Shenshek was a ruler of some part of Egypt during the Second Intermediate Period, possibly during the 17th century BC, and likely belonging to the 14th Dynasty. As such he would have ruled from Avaris over the eastern Nile Delta and possibly over the western Delta as well. His chronological position and identity are unclear.


Shenshek is known from a single scarab discovered in Avaris, modern Tell el-Dab'a, by the Egyptologist Manfred Bietak. The scarab is now in the Egyptian Museum, catalog number TD-6160[50].


The primary historical source for the identification and chronological position of the rulers of the 14th Dynasty is the Turin canon, a king list compiled during the Ramesside period. The identification of Shenshek with one of the names on the list is difficult because the Turin canon only records the kings' prenomen while Shenshek is a nomen. Although the Egyptologists Darrell Baker and Kim Ryholt deem it likely that Shenshek is indeed recorded on the list, its identification will remain conjectural until an artefact bearing both Shenshek's nomen and prenomen is found.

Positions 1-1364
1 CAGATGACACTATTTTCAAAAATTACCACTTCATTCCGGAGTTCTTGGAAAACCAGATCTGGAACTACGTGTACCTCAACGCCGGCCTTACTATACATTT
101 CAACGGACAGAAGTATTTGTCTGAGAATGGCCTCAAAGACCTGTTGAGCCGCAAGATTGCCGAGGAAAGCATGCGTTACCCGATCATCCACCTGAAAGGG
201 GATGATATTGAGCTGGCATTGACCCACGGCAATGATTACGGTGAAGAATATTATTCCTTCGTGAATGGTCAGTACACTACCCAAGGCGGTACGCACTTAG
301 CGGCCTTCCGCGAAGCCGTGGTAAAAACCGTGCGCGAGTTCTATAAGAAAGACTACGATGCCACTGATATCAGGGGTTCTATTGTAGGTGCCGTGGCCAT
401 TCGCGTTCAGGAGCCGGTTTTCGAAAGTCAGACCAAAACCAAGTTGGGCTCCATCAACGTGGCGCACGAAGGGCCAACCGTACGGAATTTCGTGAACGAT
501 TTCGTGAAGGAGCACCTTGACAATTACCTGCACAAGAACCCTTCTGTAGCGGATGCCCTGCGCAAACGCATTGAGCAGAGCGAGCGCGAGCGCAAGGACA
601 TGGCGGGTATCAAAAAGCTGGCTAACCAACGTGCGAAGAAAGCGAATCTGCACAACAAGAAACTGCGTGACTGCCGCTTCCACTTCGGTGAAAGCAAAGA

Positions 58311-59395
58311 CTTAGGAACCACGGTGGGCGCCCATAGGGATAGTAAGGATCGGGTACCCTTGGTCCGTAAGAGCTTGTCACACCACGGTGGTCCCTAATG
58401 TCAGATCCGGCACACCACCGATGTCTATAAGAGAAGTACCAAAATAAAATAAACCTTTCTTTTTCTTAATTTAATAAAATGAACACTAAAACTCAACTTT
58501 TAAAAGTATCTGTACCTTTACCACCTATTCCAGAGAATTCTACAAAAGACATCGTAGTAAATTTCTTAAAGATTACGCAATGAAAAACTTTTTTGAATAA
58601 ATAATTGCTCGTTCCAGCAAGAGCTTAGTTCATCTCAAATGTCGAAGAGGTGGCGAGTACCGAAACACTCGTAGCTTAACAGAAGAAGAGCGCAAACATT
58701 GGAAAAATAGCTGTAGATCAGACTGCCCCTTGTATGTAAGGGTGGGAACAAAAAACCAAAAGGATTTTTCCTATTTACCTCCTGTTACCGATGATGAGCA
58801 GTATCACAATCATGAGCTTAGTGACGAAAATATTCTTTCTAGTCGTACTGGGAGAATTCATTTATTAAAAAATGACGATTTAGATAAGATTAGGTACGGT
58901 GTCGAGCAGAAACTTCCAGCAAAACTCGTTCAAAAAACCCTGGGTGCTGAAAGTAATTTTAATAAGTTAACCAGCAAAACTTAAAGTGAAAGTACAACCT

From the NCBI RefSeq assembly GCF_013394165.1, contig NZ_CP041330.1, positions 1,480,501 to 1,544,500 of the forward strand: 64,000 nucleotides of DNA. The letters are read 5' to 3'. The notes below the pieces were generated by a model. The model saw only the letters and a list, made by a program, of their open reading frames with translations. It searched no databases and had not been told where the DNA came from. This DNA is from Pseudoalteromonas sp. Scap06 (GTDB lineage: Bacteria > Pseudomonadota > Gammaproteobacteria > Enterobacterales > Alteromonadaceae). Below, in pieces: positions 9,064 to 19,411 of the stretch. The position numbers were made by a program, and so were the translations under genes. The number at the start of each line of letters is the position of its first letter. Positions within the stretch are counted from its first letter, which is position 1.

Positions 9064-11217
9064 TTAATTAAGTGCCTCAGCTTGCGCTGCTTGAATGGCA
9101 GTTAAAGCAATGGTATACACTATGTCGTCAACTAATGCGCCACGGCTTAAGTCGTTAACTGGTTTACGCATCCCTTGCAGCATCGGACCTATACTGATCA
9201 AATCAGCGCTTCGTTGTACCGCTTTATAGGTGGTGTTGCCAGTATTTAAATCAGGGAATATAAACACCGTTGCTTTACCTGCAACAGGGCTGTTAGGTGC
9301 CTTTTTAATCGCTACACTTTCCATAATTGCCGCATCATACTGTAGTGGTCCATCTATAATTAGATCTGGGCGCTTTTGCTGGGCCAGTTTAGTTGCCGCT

After his discovery of the seal, Bietak proposed that Shenshek is a variant of the name of king Maaibre Sheshi, whose chronological position is somewhat unclear but who could also belong to the 14th Dynasty. This hypothesis is rejected by Baker and Ryholt. Based on a seriation of the scarab-seals of the Second Intermediate Period, Ryholt proposed that Shenshek reigned after Nehesy and before Yaqub-Har.

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